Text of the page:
Relatives of the men and women who "disappeared" in Peru during the country's armed conflict (1980 to 2000) saw their rights recognized with the passage on May 29 of a law that establishes a mechanism to search for the victims of the conflict in a way that prioritizes a humanitarian approach. The measure is a step forward in the state's arduous task of repaying its debt to Peruvians whose human rights were violated during the political violence. However, some groups--such as the victims of forced sterilization--are still awaiting justice (NotiSur, Sept. 13, 2013, and Aug. 28, 2015).
On June 22, President Ollanta Humala signed Law Number 30470, known as the Search for Disappeared Persons from the Period of Violence Law, which was originally presented to the legislature by the country's ombudsman. Published in the official journal, El Peruano, the day after the president's signature, the law directs the Ministry of Justice and Human Rights to design, carry out, and supervise a national plan for the search for the disappeared, and calls for a National Registry of Disappeared Persons and Burial Sites to be operational by September.
Nearly 16,000 Peruvians disappeared during the conflict. Between 2002 and 2015, a specialized forensic team from the Ministerio Publico (Public Prosecutor's Office) counted 3,202 recovered bodies, of which 1,833 had been identified as of last year and 1,644 had been turned over to their families.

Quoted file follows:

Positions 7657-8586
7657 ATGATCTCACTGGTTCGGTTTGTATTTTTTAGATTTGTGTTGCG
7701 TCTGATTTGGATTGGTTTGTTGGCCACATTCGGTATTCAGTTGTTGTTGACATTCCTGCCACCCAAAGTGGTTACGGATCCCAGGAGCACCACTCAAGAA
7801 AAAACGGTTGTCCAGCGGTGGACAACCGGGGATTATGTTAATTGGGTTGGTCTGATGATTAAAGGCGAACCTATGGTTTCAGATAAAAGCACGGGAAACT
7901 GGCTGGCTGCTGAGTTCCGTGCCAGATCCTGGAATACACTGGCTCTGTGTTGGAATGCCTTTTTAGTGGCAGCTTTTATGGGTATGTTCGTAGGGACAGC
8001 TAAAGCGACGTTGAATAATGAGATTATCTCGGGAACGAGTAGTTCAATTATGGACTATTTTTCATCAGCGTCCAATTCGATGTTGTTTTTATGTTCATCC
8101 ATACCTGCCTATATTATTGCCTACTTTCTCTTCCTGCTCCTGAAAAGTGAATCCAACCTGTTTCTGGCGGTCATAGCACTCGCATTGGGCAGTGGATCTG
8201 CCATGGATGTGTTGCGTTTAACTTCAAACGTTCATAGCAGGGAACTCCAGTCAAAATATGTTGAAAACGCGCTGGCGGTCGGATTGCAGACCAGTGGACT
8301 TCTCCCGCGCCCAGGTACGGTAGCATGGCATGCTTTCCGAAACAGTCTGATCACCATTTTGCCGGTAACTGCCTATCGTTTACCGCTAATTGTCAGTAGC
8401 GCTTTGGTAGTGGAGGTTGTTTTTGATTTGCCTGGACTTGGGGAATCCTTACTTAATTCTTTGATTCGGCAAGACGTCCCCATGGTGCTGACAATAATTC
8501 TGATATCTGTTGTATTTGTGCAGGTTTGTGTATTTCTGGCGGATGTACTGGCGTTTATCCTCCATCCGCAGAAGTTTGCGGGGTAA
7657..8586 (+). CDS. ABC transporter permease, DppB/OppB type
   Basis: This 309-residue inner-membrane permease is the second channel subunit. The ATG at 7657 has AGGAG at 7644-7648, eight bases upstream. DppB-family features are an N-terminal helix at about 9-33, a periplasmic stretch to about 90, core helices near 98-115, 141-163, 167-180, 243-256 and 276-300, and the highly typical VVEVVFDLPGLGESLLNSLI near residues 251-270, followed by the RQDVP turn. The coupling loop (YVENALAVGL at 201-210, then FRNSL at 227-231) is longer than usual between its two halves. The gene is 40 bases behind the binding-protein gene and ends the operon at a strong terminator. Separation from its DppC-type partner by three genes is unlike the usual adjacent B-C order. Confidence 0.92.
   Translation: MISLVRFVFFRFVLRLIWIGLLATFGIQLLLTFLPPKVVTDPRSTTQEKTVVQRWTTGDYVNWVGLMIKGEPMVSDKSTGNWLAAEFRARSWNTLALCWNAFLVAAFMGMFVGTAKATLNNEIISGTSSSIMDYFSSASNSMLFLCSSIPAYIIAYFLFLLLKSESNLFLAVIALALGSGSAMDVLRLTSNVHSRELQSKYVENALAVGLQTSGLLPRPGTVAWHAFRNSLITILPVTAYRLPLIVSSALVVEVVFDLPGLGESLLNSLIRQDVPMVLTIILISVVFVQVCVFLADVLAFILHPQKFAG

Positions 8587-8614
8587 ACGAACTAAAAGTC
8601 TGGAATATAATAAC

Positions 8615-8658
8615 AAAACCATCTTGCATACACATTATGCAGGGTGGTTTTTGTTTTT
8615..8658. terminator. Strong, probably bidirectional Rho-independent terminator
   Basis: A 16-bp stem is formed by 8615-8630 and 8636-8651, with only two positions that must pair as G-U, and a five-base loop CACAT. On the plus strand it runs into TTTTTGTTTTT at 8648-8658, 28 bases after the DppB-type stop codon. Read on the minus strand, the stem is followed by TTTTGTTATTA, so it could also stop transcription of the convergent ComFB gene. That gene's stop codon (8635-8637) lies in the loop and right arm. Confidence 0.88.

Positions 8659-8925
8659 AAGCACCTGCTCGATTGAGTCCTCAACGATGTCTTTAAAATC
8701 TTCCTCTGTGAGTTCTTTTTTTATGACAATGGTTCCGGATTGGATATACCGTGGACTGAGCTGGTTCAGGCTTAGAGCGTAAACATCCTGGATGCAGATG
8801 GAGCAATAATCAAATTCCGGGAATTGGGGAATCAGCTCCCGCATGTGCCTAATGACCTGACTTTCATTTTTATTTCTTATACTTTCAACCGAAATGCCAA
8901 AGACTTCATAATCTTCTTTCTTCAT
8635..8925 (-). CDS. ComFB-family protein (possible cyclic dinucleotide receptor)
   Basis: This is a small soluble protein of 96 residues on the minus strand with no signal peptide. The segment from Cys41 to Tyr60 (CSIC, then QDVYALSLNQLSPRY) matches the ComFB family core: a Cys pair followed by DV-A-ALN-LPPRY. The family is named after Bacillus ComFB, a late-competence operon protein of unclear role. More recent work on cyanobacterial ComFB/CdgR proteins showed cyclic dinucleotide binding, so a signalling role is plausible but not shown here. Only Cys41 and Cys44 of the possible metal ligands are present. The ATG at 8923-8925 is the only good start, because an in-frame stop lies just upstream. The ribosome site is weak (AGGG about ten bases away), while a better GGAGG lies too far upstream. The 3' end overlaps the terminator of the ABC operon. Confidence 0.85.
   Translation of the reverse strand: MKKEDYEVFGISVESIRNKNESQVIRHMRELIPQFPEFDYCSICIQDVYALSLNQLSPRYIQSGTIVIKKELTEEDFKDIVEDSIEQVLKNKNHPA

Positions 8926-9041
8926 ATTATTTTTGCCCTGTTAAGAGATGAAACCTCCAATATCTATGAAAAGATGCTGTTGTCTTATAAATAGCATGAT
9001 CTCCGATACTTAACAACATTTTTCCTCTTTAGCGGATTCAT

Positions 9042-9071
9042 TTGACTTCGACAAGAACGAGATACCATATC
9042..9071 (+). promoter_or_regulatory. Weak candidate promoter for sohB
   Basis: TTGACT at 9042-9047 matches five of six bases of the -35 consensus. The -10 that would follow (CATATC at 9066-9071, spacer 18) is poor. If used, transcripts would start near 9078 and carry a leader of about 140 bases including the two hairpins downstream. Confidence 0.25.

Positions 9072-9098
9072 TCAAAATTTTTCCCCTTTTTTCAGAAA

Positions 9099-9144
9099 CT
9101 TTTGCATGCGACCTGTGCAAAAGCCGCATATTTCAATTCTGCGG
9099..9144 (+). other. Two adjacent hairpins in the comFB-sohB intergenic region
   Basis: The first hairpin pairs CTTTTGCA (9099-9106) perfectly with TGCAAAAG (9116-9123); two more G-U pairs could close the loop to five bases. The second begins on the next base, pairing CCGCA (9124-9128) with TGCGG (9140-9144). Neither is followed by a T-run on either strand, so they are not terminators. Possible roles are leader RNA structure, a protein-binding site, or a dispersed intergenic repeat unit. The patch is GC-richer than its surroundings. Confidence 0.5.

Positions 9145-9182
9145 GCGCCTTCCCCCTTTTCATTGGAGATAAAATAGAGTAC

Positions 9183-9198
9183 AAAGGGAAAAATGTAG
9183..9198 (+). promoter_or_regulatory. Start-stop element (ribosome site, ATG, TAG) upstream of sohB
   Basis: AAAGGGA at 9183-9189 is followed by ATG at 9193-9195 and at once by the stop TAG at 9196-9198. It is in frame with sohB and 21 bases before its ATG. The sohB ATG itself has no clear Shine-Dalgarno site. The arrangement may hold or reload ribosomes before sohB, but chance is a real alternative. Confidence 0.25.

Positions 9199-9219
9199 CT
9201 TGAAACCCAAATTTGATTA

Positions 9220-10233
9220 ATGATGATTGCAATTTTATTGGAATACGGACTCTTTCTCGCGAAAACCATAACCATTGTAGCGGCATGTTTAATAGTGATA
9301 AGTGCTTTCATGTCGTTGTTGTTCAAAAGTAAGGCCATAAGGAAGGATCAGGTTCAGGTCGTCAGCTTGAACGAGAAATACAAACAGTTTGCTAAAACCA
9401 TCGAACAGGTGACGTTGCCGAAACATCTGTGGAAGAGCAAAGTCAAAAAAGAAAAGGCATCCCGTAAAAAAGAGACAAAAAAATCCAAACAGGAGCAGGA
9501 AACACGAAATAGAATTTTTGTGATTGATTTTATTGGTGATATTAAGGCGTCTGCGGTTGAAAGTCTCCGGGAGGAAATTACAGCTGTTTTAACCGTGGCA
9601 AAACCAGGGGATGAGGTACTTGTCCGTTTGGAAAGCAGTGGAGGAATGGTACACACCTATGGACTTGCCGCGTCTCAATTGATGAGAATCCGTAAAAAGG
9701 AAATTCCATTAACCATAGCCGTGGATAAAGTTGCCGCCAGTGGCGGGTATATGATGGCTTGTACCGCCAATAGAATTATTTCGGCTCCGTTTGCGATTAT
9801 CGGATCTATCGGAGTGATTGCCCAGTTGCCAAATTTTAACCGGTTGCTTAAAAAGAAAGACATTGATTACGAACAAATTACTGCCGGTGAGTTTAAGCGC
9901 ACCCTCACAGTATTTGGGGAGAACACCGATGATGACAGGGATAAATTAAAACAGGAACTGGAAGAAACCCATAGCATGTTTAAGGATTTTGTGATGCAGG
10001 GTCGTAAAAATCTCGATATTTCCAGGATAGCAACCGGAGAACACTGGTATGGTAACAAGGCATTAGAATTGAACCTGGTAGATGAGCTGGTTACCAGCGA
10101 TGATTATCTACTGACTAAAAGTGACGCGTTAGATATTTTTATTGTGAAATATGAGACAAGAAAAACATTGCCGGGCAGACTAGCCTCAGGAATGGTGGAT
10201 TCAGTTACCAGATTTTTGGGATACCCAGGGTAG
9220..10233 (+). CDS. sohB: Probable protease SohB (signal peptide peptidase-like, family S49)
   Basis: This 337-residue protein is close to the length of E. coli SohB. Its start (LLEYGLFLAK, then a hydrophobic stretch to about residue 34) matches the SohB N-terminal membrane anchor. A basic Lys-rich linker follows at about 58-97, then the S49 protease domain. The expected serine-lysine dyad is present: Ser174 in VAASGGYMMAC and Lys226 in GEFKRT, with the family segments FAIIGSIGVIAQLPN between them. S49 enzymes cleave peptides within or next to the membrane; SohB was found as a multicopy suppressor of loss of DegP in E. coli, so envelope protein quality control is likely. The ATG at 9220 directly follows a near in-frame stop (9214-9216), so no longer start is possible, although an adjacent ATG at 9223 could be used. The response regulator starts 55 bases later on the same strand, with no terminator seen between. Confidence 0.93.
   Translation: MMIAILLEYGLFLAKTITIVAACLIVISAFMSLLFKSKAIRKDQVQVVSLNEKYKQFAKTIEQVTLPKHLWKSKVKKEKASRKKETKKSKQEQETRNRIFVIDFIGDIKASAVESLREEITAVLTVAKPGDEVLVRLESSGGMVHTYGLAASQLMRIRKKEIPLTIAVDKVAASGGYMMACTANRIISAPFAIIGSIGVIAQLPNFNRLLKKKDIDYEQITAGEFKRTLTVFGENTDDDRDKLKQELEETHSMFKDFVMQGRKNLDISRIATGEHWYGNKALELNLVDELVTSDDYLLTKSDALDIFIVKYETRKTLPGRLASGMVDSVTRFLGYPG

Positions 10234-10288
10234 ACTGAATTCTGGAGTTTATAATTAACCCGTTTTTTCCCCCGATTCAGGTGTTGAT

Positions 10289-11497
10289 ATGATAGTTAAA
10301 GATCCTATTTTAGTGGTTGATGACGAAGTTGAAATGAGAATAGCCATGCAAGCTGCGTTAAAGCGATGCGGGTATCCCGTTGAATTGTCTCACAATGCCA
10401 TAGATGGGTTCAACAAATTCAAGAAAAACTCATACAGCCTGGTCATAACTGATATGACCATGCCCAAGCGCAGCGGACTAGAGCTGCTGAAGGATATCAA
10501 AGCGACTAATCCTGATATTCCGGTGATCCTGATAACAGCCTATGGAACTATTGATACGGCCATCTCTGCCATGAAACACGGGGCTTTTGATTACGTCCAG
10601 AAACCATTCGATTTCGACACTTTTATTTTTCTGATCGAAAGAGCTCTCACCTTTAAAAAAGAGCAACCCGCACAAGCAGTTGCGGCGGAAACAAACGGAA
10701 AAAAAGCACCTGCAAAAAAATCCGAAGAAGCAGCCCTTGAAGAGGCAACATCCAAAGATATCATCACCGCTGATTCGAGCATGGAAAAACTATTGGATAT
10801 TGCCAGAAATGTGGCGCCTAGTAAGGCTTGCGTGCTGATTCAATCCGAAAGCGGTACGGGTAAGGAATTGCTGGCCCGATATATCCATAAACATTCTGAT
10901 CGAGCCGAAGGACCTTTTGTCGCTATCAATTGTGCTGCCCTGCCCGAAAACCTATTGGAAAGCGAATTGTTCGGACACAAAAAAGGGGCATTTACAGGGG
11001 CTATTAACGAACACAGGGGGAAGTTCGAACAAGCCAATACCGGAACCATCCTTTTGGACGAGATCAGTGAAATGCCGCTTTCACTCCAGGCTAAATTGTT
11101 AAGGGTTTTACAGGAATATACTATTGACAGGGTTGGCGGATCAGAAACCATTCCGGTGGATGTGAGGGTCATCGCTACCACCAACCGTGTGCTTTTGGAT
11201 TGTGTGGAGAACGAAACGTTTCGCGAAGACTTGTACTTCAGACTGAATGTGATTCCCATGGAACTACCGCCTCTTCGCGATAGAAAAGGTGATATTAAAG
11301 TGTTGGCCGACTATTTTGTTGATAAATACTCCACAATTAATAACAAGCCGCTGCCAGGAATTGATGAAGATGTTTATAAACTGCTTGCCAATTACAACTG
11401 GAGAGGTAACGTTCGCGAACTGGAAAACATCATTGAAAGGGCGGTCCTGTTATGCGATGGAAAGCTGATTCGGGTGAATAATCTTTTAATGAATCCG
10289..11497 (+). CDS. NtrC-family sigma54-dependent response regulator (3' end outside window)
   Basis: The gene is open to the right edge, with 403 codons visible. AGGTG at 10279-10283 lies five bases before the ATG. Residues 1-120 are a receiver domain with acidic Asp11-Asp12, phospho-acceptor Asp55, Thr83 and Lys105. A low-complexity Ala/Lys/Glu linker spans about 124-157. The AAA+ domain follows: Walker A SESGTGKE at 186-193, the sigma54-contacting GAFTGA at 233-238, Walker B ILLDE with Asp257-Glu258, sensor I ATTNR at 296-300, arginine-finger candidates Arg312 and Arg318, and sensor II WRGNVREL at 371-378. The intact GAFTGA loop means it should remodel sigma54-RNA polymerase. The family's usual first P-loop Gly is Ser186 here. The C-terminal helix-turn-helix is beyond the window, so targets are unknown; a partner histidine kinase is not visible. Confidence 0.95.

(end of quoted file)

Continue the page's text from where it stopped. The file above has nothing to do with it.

In an article for El Comercio published on June 26, Gisella Vignolo Huamani, in charge of the Office for Human Rights and Persons with Disabilities at the Defensoria del Pueblo (Peru's ombudsman), recalled a request received in 1997 from ANFASEP (Asociacion Nacional de Familiares de Secuestrados, Detenidos y Desaparecidos del Peru), an organization of campesino [rural residents] and Quechua speakers that fights on behalf of Peru's disappeared. She called the request "emblematic" for its impact on the lives of thousands of families. "Inspired by Angelica Mendoza, known as 'Mama Angelica,' ANFASEP demanded to know the whereabouts of their loved ones in Ayacucho, one of the regions most affected by the terrorism," Vignolo wrote. "Today, at 87 years of age and in poor health, Mendoza can't forget the son she never saw again."
Vignolo said that the relatives of the victims, and their organizations, should be guaranteed participation in the implementation of the law so that they understand the guiding principles of the...